February

Despite the 70 degree temps we’re experiencing, it’s February. And, what happens every February here at the Museum of Life and Science? Hazel alder blooms. The golden flecks of wind-borne pollen sail through the air from the male catkins to the upright reddish female flowers (photo above). Look for the alders on the north side of the wetlands in Explore the Wild. Each February, brown-headed nuthatches pound away on the soft wood of some recently expired black willow in ourRead more

Spring Happenings

Last week started cool, temperature-wise, but ended with a warmth that brought out all manner of creatures and plants that had been lying in wait for just that moment to arrive. There are a lot of photos to show and things to discuss, so let’s start with the snake above. It was pointed out to me that someone here at the museum had seen a water snake back at the end of February or in early March. We had someRead more

Quiet Winter

It’s February, and so far this winter we’ve skated by with very few cold days—no ice storms, only one brief snow, and minimal frigid NW winds. That could change at any time, but for now, I’m going to enjoy the mild fifty, sixty, and yes, even seventy degree weather. The bird feeders have seen steady, but not heavy, use. The local chickadees, titmice, cardinals, nuthatches, and others have been regular customers at the feeders at Bird Viewing, but I’ve not seen anyRead more

Spring!

I personally go with March first as the official arrival of spring, the so-called meteorological spring. Even so, some things are happening a bit ahead of time due to the unusually high temperatures we’ve been experiencing. Just this past Monday I saw an eastern tiger swallowtail flying about. Around these parts, tiger swallowtails are butterflies of April, not March. The seventy and eighty degree weather accelerated the emergence of that butterfly, for sure. I thought I’d post a handful ofRead more

Spring, Almost

  During the past week and a half, spring has been sneaking up on us. In my book, once we turn the page on February, it’s spring. There’s no going back. It’s here. And, over the past week and a half I’ve taken the photos you see here as evidence. The blooming red maple above and the sprouting elderberry below offer the best proof of spring’s imminent arrival. I’ve already mentioned, here in this blog, the arrival of our two Canada geese (theyRead more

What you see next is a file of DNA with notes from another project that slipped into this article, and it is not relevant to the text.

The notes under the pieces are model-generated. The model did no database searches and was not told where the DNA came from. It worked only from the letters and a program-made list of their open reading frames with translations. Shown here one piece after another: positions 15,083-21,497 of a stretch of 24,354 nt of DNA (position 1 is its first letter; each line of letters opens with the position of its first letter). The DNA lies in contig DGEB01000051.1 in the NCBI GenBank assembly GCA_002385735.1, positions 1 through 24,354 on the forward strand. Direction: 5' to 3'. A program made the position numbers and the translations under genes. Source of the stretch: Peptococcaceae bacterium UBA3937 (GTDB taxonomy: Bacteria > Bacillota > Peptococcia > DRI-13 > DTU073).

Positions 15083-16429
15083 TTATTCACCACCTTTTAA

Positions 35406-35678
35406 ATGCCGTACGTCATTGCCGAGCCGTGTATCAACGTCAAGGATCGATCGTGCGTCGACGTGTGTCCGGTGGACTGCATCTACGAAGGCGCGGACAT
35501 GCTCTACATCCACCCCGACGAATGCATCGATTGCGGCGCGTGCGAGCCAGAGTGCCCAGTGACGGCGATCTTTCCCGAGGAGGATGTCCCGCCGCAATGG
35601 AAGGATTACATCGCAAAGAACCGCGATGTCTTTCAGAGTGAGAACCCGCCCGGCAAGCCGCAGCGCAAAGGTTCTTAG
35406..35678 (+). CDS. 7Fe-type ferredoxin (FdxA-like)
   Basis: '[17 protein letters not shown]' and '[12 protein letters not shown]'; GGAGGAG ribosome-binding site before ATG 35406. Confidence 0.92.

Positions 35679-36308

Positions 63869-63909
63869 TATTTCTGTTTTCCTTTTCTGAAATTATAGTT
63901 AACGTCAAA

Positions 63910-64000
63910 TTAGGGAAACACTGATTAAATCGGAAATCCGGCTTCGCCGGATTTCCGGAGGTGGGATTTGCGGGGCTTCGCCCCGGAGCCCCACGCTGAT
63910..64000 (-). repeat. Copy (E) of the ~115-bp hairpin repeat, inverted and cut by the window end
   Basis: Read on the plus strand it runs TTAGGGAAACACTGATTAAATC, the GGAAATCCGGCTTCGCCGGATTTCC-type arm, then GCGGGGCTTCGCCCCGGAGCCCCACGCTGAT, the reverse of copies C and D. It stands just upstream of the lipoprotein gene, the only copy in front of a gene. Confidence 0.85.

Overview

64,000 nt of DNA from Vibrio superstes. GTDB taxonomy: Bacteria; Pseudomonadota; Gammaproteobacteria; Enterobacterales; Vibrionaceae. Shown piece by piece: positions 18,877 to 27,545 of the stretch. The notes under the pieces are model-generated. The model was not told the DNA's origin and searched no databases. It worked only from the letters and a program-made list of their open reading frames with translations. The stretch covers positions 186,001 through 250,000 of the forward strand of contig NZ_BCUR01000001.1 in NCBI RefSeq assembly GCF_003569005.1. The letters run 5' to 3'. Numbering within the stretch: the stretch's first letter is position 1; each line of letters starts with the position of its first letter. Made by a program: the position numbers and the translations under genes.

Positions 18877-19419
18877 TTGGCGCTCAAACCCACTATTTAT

February Happenings

It’s February. What happens in February besides cold north winds, Groundhog Day, the Super Bowl, and two of our past president’s birthdays? Why, our two seasonally local Canada Geese arrive in our Wetlands and hazel alder comes into bloom. That’s what happens in February. I do not know where these two geese spend the rest of their year, but they arrive here in our Wetlands each February. Unless the water freezes over they will remain here till late spring orRead more

Tracks in Ice

  As I stood on the Main Wetlands Overlook, I noticed a track of smooth ice coming from the willows on the north side of the Wetlands and heading directly towards the platform on which I stood. The track was frozen over, but frozen over more recently than the surrounding ice. Obviously, some creature had swum through the ice when it was slushy, creating a trail and the trail had subsequently frozen over. I looked over the rail at theRead more

Snow – Geese

  The water in the Wetlands, after several days of temps above freezing, has thawed a bit. A section of the pond on the far side of the Wetlands is open. Our two visiting geese, who have been absent since the beginning of last week due to the complete freeze up of the Wetlands at the time, are back. They must have flown over, spotted the open water and dropped in. Snowing as it is this morning (unexpectedly snowing), aRead more

Geese are in the House and Martins are on the way

    First spotted on Sunday, February 8, the two geese in the photo have returned. Every February they drop in. It’s the same two geese. It’s usually within the first or second week of the month that we first see them. February is also the month that purple martins enter the scene. They start showing up in southern Texas and Florida in early January, or even late December, but it’s not until February that they get anywhere near ourRead more